Jenner, who had been inoculated as an eight-year-old boy in 1757, was intrigued by the observation that milkmaids almost never contracted smallpox, and inferred that their immunity to the disease could be a consequence of their exposure to the pustules on the udders of animals infected with cowpox.

In 1796, Jenner took fluid from blisters on a milkmaid’s hands and smeared them into incisions he made on the hands of an eight-year-old boy. After a slight fever, the boy recovered. And when Jenner later inoculated the boy with smallpox, the boy did not suffer from the usual illness associated with variolation. Jenner continued to experiment on the child, exposing him to infectious smallpox material to verify that the cowpox had in fact provided protection against small pox. (It must be said that although Jenner’s research resulted in one of humanity’s greatest medical achievements, these early experiments were morally repulsive.)

This new technique — dubbed “vaccination” because it used cowpox, and vaccus is the Latin for cow — proved safer and more effective than previous inoculation strategies, a fact that was quickly recognized by the medical community, and by governments around the world. Within five years of its publication, Jenner’s 1798 book about the experiment was translated into German, Dutch, French, Italian, and Latin. In 1803, the Germans performed 17,000 vaccinations. That same year, the Spanish started vaccination programs in their colonies; the Netherlands, the United Kingdom, and parts of the United States similarly took up the vaccine.


Dr. Johnson’s Dictionary

Alan Jacobs, in a recent newsletter, quotes from Dr. Johnson’s Preface to his dictionary, which is now fully online.

In this work, when it shall be found that much is omitted, let it not be forgotten that much likewise is performed; and though no book was ever spared out of tenderness to the authour, and the world is little solicitous to know whence proceeded the faults of that which it condemns; yet it may gratify curiosity to inform it, that the English Dictionary was written with little assistance of the learned, and without any patronage of the great; not in the soft obscurities of retirement, or under the shelter of academick bowers, but amidst inconvenience and distraction, in sickness and in sorrow: and it may repress the triumph of malignant criticism to observe, that if our language is not here fully displayed, I have only failed in an attempt which no human powers have hitherto completed. If the lexicons of ancient tongues, now immutably fixed, and comprised in a few volumes, be yet, after the toil of successive ages, inadequate and delusive; if the aggregated knowledge, and co-operating diligence of the Italian academicians, did not secure them from the censure of Beni; if the embodied criticks of France, when fifty years had been spent upon their work, were obliged to change its oeconomy, and give their second edition another form, I may surely be contented without the praise of perfection, which, if I could obtain, in this gloom of solitude, what would it avail me? I have protracted my work till most of those whom I wished to please, have sunk into the grave, and success and miscarriage are empty sounds: I therefore dismiss it with frigid tranquillity, having little to fear or hope from censure or from praise.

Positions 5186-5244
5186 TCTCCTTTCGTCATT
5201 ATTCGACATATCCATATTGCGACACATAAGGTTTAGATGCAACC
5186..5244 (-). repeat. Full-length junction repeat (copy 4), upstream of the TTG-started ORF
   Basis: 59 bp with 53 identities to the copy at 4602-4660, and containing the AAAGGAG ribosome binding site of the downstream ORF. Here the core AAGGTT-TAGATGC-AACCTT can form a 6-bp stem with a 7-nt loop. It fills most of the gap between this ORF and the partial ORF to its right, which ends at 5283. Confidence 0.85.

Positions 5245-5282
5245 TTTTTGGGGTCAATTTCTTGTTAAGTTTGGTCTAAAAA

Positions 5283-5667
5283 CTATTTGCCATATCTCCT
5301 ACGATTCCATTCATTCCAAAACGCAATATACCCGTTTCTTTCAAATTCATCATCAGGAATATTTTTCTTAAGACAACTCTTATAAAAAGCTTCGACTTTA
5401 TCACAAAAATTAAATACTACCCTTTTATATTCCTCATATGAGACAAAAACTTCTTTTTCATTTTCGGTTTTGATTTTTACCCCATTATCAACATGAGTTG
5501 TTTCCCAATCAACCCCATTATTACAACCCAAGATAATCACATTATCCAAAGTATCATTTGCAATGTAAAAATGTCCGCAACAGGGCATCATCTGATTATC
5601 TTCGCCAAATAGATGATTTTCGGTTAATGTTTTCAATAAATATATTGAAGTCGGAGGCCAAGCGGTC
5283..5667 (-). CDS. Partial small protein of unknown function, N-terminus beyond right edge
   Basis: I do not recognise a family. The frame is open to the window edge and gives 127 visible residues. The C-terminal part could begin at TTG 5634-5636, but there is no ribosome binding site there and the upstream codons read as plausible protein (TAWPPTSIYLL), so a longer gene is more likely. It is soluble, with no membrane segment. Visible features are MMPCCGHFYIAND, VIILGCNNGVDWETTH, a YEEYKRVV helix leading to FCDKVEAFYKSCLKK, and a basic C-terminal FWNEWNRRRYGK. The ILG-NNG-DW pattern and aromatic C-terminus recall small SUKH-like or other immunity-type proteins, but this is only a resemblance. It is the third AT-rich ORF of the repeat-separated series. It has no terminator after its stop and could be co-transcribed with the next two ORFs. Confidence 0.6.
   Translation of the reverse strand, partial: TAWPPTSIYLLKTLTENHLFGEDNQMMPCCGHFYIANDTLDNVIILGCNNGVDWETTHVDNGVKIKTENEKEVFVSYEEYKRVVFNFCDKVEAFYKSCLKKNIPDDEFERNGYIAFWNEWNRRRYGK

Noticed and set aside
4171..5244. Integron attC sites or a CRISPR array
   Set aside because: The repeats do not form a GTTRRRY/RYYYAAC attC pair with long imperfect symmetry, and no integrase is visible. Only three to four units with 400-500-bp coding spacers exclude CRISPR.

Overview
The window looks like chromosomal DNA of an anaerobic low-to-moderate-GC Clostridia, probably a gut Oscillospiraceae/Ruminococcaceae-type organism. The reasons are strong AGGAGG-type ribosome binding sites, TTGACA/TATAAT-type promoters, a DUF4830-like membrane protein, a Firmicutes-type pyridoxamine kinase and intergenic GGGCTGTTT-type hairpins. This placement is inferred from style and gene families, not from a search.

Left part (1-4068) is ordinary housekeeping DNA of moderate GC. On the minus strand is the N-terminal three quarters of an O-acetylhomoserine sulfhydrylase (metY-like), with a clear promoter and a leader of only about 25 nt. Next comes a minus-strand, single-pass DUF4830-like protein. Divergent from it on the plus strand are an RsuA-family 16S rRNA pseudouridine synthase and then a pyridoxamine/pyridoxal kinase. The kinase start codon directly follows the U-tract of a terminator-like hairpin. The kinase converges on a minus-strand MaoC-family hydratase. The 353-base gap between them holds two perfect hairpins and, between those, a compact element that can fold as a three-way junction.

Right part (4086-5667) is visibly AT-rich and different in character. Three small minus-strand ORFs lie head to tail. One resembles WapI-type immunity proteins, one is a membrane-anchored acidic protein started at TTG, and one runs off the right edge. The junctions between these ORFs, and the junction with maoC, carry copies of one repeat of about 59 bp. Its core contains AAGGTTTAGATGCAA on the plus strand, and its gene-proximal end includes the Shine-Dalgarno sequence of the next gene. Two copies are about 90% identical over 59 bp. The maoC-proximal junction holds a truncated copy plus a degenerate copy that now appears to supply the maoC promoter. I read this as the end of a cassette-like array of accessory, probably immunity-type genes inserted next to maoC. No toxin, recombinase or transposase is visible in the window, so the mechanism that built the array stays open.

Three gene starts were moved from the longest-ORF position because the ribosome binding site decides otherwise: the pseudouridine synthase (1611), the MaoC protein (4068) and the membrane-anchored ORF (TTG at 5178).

Jacobs has written an essay about Dr. Johnson’s dictionary, which you can read here. He calls the essay “a tribute to paper dictionaries,” that is to “codex dictionaries,” which Jacobs says “[he] abidingly love[s]”—as does this author.